Monday, October 16, 2006

How hot is the curry?

Diagonal Slash

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Read more about the real diagonal slash method here

As a part-time waiter (I spend the other part of my time taking photos and erm… never mind), this is one question I find amusingly annoying.

“How hot/spicy is [some dish or other]?”

For the first few weeks, I had to resist the temptation to blurt something daft (from a business and customer service point of view) but mercilessly logical. Something like, “depends on how much spiciness you can tolerate, doesn’t it?”

Now I just say “moderately spicy, but we can make it mild” and let the customers figure out what my moderately spicy means to their sensory system. And anyway, those who spring this question usually end up asking for it to be mild. Wusses. The heroic ones will usually ask for the food to be made spicy. No probing question, just straight to the point.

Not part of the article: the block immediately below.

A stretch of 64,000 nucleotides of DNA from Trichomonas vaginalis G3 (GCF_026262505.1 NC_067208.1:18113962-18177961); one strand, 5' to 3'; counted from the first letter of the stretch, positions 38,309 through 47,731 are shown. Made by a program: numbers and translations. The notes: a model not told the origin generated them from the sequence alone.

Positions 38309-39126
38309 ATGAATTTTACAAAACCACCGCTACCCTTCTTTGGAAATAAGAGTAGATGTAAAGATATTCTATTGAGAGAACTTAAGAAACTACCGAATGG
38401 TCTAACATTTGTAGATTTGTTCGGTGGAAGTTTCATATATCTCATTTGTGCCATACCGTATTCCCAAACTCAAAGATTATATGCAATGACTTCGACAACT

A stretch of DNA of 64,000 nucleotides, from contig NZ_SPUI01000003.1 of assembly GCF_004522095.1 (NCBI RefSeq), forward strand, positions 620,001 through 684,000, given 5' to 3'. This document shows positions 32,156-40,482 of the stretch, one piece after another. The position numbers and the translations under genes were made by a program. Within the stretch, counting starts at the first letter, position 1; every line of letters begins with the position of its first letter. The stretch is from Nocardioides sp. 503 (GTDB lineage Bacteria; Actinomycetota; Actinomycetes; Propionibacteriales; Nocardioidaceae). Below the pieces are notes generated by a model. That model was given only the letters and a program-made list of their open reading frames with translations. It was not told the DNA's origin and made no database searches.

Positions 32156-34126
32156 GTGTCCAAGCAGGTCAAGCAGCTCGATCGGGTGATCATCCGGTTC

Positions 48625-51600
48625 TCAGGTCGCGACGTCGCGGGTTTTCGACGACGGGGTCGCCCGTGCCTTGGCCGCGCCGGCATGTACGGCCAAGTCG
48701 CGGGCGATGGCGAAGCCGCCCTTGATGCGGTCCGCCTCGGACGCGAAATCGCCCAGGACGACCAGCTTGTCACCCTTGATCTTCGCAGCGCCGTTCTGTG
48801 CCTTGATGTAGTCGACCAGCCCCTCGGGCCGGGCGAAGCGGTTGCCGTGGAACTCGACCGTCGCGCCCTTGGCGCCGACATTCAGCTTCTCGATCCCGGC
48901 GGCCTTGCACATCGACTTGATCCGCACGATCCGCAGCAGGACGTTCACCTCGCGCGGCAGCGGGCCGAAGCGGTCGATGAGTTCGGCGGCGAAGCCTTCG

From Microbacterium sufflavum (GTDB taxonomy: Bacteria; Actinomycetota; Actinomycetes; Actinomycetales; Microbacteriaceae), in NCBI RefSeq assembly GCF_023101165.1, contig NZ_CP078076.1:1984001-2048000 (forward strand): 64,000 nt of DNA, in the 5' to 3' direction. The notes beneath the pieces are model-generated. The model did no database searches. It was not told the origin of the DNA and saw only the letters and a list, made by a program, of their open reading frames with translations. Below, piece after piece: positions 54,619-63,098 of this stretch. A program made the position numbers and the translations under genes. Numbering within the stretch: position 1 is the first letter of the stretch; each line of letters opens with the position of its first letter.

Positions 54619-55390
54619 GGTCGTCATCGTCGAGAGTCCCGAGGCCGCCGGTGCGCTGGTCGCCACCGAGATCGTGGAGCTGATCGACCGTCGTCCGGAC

To be pedantic, the question ‘how hot is the curry?’ is fundamentally flawed. The adjective ‘hot’ lies in the taster, not in the curry. The curry contains capsaicin (the active ingredient of chilli), but that is all. In no way is the ‘hot’ property imbued in the curry. It is how the taster reacts to capsaicin that results in the ‘hot’ sensation.

Sliced Chilli

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The good thing about ‘moderately spicy’ is the phrase’s vast coverage. No one will ever complain about the food being too mild or too hot (except for the tossers, or if the cook had been wanking. But that’s another story altogether).

Marzipan Cuboids Drizzled in Molten Chocolate

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